BJ's Restaurants (NASDAQ:BJRI) is a casual dining and brewpub chain that currently consists of 165 restaurants in 21 states. The business focuses on providing affordable food options, including signature deep-dish pizza as well as award-winning company-crafted beers.
BJ's Restaurants has a footprint in less than half of the states and a market cap of just around $1.3 billion. Thus, there's a lot of growth opportunities here. Let's give this company a closer look.
Solid financial performance and capital allocation
Total revenue in the most recent quarter rose 5.8% to $232 million, as the company's same-store sales climbed 0.5% and five new restaurants opened. This revenue growth, combined with a record restaurant-level cash flow margin of 20.9%, shows that BJ's is succeeding in both driving top-line growth and focusing on operational efficiency at the individual restaurant level. The end result was a 55% jump in net income versus the same quarter last year.
The company continues to invest in organic growth through opening new restaurants. It's been able to successfully open new locations while retaining enough cash flow to opportunistically repurchase and retire shares.
A poor share repurchase strategy can be akin to setting shareholder money on fire. But while BJ's has only been buying back shares since 2014, there are a few clear signs that make me think management knows what it's doing here. When the first repurchase plan was authorized in April 2014, the stock was near a five-year low of around $30 per share. With the price now back near $50, management was correct in determining that BJ's stock was undervalued at the time.
The company has retired 3.8 million shares at an average price of $38.55. These repurchases haven't hampered management's intended growth plan or saddled the company with crippling debt. CFO Gregory Levin on the most recent conference call reaffirmed that "we continue to use our strong cash flow from operations to execute on our national expansion plans while opportunistically repurchasing shares."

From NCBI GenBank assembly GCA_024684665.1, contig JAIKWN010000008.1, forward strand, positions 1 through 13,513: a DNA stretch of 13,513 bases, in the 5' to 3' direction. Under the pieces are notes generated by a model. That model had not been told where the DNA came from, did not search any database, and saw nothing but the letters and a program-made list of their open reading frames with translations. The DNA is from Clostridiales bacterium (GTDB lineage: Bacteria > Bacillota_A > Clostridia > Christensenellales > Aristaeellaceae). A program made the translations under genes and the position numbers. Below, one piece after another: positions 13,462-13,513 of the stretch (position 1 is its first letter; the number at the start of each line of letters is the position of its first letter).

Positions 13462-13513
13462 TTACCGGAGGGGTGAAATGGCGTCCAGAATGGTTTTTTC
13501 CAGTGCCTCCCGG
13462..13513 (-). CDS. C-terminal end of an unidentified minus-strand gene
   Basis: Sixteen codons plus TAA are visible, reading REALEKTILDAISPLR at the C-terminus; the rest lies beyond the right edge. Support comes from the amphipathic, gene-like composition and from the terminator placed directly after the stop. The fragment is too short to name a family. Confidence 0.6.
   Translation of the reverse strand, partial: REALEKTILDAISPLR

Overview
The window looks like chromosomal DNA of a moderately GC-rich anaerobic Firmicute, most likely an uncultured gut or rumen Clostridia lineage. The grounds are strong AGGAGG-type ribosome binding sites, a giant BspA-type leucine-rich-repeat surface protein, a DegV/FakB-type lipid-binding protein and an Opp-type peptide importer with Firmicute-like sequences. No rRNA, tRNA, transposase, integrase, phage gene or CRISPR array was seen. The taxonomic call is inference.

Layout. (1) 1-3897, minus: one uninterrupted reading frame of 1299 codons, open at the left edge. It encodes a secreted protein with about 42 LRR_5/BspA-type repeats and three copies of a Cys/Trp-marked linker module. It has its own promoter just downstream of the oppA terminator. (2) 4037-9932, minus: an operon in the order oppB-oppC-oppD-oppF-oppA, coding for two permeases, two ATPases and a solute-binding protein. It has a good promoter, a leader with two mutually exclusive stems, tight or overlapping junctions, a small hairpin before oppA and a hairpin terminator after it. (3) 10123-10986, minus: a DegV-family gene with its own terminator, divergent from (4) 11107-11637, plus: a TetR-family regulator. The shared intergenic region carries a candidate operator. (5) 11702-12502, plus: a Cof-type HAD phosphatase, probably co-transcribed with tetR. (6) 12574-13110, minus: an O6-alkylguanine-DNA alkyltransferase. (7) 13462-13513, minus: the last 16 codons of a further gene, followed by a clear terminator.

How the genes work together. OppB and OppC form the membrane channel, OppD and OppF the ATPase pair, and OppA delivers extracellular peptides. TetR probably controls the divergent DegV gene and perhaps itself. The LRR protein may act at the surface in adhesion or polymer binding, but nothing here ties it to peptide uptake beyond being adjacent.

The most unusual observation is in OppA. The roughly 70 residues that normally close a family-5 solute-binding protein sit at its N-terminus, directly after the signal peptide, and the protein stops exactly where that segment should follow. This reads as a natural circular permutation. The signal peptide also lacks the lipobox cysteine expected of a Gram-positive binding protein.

Huge runway for future growth
The company has a ton of future growth potential, both in the number and geographic location of its restaurants and in its relatively small market capitalization.
BJ's Restaurants currently has only 165 restaurants in 21 states, but management's stated goal is to run at least 425 across the nation. That means there are many years of growth ahead before market saturation sets in. The company is pursuing a long-term strategy of increasing restaurant operating weeks greater than 10% annually. To this end, it expects to open 16 new restaurants in 2015, with expansion plans for 2016-2018 already in progress.
Part of its successful expansion has been the creation of new, smaller restaurants that are cheaper to operate. According to CEO Gregory Trojan on the Q2 conference call, "We continue to be very pleased with the returns from our new 7400 square foot prototype and have seen consistently better operating efficiency and food quality metrics from this new footprint." Smaller upfront costs and increased operating efficiency should allow BJ's to grow revenue faster and better convert that revenue into free cash flow.
With a market cap of only around $1.3 billion, there is an opportunity for BJ's to double or triple its market cap over the next five to 10 years and still have plenty of room to grow.
Opportunities for healthier, and not-so-healthy, eating
BJ's has made a strong effort recently to reduce the number of items on its menu from 184 to 139 and to create healthier options for its customers. Consumers are looking for healthier choices when they dine out. While a deep-dish pizza or burger might be a delicious treat once in a while, restaurants need to provide healthier options to continue to drive repeat traffic.
To that end, BJ's has unveiled what it calls an EnLIGHTened menu, on which no entree consists of more than 795 calories. One in every three guests is now ordering an item from this better-for-you category.
BJ's is also making inroads as a popular location for watching sporting events. Sports bars are a traditionally fragmented business, and Buffalo Wild Wings has done the best job of becoming a "category killer" in this space. But while BJ's provides a different experience from its competitor, I believe it can still capture some market share from local sports bars for watching big sporting events and weekly NFL football.
BJ's currently trades for about 27 times forward earnings, higher than the 18.3 forward earnings multiple of the average S&P 500 company. Its forward P/E compares favorably with its five-year average of 43.5, though: even with the stock currently trading close to all-time highs.
If management can continue to execute on its growth plan, allocate capital efficiently, and improve the operational efficiency of its restaurants, I think BJ's has market-beating potential over the next five to 10 years. If you're looking to add a restaurant stock to your portfolio, this is a good one to put on your watch list.